The navy has run Myanmar as a dictatorship on and off since 1962. Along with airstrikes and assaults with heavy artillery, it’s identified to make use of sexual violence as a weapon in its long-standing effort to crush separatist actions within the border areas of Myanmar.

Self-identifying ethnic Burmese make up 32% of the inhabitants. For almost six a long time, a number of ethnic minority teams – the Kachin, Karen and Karenni – have been preventing for autonomy and self-determination. For simply as lengthy, the Myanmar military has violently suppressed them.

Human rights teams report widespread and systematic rape in Karen state, in southwest Myanmar, over many a long time. When ladies are captured by the navy, troopers use them as porters to hold shells throughout the day. At evening, they could be gang-raped.

In Kayah state, one other battle zone north of Karen, ladies typically don’t exit alone even for fundamentals like groceries, as a result of the navy is thought to focus on ladies.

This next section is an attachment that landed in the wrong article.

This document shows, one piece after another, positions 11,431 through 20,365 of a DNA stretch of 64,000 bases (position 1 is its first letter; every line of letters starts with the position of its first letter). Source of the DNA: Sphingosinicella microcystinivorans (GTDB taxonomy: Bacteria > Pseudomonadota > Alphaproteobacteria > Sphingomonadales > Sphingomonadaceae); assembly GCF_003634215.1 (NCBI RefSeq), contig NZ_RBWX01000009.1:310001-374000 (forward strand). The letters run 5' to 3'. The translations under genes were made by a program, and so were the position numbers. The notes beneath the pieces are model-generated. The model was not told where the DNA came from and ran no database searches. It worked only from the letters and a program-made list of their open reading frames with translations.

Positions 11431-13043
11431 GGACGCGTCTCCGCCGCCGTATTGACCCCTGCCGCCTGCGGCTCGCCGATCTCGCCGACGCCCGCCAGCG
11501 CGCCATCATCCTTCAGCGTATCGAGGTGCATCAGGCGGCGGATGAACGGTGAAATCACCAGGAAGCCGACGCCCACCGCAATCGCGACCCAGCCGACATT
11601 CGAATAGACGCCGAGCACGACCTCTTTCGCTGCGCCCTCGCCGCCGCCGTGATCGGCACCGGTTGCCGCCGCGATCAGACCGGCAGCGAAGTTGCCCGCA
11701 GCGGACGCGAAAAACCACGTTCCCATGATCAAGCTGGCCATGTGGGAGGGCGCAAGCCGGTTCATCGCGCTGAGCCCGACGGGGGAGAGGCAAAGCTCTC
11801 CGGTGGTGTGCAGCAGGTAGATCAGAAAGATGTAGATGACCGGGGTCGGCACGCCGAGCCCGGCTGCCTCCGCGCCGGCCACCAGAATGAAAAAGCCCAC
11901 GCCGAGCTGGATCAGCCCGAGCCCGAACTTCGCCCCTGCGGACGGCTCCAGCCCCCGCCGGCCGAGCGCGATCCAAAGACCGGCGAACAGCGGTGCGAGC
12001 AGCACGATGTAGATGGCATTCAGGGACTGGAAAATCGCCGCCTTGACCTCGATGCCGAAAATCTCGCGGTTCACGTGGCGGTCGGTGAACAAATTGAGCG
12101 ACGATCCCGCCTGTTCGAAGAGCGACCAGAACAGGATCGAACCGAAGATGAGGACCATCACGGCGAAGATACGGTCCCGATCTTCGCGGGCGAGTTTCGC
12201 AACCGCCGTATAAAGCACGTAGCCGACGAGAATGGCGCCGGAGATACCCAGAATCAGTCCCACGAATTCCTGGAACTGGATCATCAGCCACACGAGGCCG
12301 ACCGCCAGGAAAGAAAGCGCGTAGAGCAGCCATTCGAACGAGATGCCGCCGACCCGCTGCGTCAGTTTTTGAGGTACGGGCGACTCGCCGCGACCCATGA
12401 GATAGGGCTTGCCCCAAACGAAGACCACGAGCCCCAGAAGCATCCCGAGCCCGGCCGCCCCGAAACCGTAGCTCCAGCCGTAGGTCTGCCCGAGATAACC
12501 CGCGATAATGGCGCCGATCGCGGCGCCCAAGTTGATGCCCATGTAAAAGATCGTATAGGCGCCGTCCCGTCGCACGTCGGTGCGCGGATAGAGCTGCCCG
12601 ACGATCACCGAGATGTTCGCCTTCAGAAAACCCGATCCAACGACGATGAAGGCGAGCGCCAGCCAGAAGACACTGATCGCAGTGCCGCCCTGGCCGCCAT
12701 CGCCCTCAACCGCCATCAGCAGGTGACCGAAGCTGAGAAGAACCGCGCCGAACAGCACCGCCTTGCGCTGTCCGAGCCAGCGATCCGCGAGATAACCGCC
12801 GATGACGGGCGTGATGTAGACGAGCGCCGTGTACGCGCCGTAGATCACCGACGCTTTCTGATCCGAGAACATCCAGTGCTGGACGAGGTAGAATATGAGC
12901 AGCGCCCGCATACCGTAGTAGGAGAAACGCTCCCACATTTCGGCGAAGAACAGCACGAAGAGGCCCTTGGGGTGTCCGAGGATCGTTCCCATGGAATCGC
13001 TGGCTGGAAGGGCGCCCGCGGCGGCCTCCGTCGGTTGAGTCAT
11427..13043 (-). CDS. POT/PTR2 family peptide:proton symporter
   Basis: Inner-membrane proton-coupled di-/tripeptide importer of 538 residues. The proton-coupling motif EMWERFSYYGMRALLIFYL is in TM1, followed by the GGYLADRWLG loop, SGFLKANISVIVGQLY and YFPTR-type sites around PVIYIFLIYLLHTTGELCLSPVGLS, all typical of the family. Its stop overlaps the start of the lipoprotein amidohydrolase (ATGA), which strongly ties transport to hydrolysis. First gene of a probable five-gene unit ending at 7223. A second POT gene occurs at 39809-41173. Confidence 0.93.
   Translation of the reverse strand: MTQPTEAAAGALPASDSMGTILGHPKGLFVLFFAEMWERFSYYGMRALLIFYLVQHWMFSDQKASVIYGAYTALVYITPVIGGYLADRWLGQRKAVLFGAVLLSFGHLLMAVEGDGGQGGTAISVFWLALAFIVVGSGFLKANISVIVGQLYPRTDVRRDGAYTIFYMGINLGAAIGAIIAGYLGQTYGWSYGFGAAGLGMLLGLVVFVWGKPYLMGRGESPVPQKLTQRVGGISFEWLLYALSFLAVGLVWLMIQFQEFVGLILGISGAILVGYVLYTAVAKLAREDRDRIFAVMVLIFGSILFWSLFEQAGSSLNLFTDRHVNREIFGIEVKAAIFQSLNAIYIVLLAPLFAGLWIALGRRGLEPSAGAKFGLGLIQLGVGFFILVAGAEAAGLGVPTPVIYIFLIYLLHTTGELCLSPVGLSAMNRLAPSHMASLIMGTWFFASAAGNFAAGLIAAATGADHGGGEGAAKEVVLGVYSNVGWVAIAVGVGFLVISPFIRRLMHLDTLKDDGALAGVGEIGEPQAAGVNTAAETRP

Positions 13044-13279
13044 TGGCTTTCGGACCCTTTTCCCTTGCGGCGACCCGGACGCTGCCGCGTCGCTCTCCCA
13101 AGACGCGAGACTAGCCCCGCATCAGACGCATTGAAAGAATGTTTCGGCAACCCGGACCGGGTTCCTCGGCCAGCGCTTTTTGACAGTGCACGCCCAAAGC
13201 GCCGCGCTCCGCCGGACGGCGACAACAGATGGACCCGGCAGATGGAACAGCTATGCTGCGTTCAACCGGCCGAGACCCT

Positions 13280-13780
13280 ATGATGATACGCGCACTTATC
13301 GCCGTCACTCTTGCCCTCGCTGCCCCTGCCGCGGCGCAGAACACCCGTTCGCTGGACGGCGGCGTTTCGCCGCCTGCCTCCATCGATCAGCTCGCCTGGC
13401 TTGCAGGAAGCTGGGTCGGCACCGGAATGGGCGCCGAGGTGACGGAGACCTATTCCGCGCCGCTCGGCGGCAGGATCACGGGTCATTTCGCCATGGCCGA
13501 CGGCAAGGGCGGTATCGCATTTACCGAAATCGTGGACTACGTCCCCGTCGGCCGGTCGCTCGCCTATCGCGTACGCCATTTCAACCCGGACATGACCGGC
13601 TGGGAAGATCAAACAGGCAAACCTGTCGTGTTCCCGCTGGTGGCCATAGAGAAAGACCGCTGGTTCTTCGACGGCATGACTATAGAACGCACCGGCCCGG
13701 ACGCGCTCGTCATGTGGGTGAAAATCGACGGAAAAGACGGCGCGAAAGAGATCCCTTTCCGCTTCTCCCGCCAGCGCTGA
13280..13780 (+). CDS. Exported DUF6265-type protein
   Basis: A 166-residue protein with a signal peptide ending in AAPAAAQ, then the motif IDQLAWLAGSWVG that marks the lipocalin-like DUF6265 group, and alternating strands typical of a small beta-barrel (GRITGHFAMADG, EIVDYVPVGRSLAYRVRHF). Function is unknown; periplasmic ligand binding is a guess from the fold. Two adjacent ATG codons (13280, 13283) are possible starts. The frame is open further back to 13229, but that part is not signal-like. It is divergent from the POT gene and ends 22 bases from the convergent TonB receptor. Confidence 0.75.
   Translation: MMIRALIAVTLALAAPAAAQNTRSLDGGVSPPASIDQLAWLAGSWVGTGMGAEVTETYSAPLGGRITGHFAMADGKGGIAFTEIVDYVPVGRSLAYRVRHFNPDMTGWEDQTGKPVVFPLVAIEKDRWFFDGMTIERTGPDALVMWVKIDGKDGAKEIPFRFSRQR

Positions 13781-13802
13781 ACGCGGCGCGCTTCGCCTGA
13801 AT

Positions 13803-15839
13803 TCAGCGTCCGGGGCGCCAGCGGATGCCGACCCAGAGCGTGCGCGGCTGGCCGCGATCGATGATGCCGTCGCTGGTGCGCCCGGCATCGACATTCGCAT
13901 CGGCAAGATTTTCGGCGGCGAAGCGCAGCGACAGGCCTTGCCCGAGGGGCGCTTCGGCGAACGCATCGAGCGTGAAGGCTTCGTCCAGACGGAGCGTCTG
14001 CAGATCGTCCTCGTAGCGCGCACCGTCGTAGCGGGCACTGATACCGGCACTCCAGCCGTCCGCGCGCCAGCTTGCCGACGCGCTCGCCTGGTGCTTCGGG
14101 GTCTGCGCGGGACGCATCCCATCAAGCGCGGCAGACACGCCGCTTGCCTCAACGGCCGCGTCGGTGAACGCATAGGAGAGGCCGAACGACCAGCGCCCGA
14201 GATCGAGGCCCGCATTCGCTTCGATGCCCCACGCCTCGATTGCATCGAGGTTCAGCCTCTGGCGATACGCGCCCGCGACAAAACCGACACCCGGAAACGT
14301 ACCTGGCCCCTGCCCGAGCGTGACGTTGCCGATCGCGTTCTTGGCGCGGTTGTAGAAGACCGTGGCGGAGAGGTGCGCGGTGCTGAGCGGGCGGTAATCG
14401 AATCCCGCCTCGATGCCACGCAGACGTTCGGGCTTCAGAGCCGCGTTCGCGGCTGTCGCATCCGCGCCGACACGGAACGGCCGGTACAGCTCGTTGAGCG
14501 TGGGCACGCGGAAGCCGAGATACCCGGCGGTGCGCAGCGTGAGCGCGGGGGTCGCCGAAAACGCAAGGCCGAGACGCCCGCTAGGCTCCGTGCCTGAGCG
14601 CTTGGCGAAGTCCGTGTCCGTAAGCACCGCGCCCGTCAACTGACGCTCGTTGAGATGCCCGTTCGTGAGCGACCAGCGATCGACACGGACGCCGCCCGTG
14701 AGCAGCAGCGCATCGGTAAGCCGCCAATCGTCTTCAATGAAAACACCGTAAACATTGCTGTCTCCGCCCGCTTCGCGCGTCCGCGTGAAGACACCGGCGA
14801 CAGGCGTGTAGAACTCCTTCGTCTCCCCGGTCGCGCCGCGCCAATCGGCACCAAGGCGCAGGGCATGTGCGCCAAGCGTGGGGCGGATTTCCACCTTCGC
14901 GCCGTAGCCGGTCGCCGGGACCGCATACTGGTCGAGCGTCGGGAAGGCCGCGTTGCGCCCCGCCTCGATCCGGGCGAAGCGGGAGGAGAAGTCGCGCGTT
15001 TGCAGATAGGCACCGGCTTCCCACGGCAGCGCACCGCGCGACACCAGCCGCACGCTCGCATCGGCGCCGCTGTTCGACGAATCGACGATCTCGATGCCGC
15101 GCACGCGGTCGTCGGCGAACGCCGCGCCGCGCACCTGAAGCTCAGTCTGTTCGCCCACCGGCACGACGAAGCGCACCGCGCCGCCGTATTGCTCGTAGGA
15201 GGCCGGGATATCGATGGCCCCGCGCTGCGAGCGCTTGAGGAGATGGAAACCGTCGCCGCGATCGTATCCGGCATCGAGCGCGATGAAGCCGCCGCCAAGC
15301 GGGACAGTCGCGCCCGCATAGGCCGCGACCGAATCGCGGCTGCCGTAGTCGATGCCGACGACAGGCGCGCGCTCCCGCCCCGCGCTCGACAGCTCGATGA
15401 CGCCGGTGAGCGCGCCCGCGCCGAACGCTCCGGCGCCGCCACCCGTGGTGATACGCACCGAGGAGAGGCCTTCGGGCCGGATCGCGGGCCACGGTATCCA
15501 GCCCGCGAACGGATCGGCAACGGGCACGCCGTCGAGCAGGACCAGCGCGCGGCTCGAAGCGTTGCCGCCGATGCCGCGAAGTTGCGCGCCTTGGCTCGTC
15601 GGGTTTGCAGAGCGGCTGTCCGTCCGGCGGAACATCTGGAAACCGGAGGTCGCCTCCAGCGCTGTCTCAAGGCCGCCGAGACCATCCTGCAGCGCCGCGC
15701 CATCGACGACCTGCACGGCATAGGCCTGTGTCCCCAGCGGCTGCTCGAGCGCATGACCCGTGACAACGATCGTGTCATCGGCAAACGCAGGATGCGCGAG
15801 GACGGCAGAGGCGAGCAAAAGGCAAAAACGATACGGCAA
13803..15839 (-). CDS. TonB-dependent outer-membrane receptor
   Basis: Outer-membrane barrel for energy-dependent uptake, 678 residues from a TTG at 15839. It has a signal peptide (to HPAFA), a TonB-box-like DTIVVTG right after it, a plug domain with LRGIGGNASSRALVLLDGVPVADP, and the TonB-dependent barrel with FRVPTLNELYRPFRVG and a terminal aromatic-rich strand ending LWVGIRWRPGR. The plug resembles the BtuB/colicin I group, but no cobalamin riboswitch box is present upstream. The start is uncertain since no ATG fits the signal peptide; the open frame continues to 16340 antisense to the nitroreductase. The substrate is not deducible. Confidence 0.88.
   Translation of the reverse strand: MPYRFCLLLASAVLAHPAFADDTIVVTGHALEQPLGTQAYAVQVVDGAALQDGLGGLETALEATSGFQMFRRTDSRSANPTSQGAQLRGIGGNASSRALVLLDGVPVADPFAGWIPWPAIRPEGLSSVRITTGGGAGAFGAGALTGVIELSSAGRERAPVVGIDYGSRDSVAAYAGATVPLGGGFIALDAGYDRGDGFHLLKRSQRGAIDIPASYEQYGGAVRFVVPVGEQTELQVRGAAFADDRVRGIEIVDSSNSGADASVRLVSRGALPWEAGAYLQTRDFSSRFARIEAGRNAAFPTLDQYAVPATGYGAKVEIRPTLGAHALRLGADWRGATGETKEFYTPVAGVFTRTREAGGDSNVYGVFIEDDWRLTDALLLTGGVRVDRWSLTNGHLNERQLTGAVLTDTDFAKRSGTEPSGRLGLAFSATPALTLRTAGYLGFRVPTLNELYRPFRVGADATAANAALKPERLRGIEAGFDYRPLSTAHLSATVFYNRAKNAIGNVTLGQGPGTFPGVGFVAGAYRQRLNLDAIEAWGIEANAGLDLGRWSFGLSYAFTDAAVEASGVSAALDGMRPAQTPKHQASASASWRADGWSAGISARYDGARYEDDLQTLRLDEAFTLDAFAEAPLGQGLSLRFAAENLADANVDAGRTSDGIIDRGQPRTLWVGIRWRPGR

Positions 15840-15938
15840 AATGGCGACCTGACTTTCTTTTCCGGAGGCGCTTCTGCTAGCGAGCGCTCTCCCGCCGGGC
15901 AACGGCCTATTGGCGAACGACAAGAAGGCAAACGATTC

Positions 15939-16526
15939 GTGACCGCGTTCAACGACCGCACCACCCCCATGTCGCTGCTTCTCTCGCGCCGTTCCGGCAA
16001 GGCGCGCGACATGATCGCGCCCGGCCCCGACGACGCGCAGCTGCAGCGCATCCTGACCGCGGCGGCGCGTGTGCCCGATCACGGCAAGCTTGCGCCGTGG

The navy oppression and gender violence so acquainted to rural Burmese in battle zones is now affecting the city center and dealing courses – teams that have been lengthy sheltered from the nation’s borderland conflicts. On April 24, troopers have been reported to have bodily abused a transgender girl who spoke out towards the coup on-line, forcing her to vary into “male” clothes earlier than arresting her.

Ladies’s political future in Myanmar

Regardless of the dangers, ladies proceed to take part within the entrance traces of Myanmar’s combat for democracy.

Some have been arrested, together with Skinny Skinny Aung, co-founder of a number one impartial information website referred to as Mizzima, and union chief Myo Myo Aye. Others have been shot useless, like Khukhu Cilena, of the ladies’s rights group Ladies for Justice.

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After the coup, a bunch of pro-democracy advocates shaped a parallel authorities referred to as the Nationwide Unity Authorities led by the elected lawmakers, which is financially supporting the civil disobedience motion. Myanmar’s opposition lawmakers are additionally busting glass ceilings: Ethnic minority get together associates make up 25% of its 32 members, ladies make up 28%, and one member identifies as LGBT – a primary in Myanmar.

The Nationwide Unity Authorities and Era Z provide Burmese society a imaginative and prescient of a extra equitable, inclusive future – ought to democracy prevail.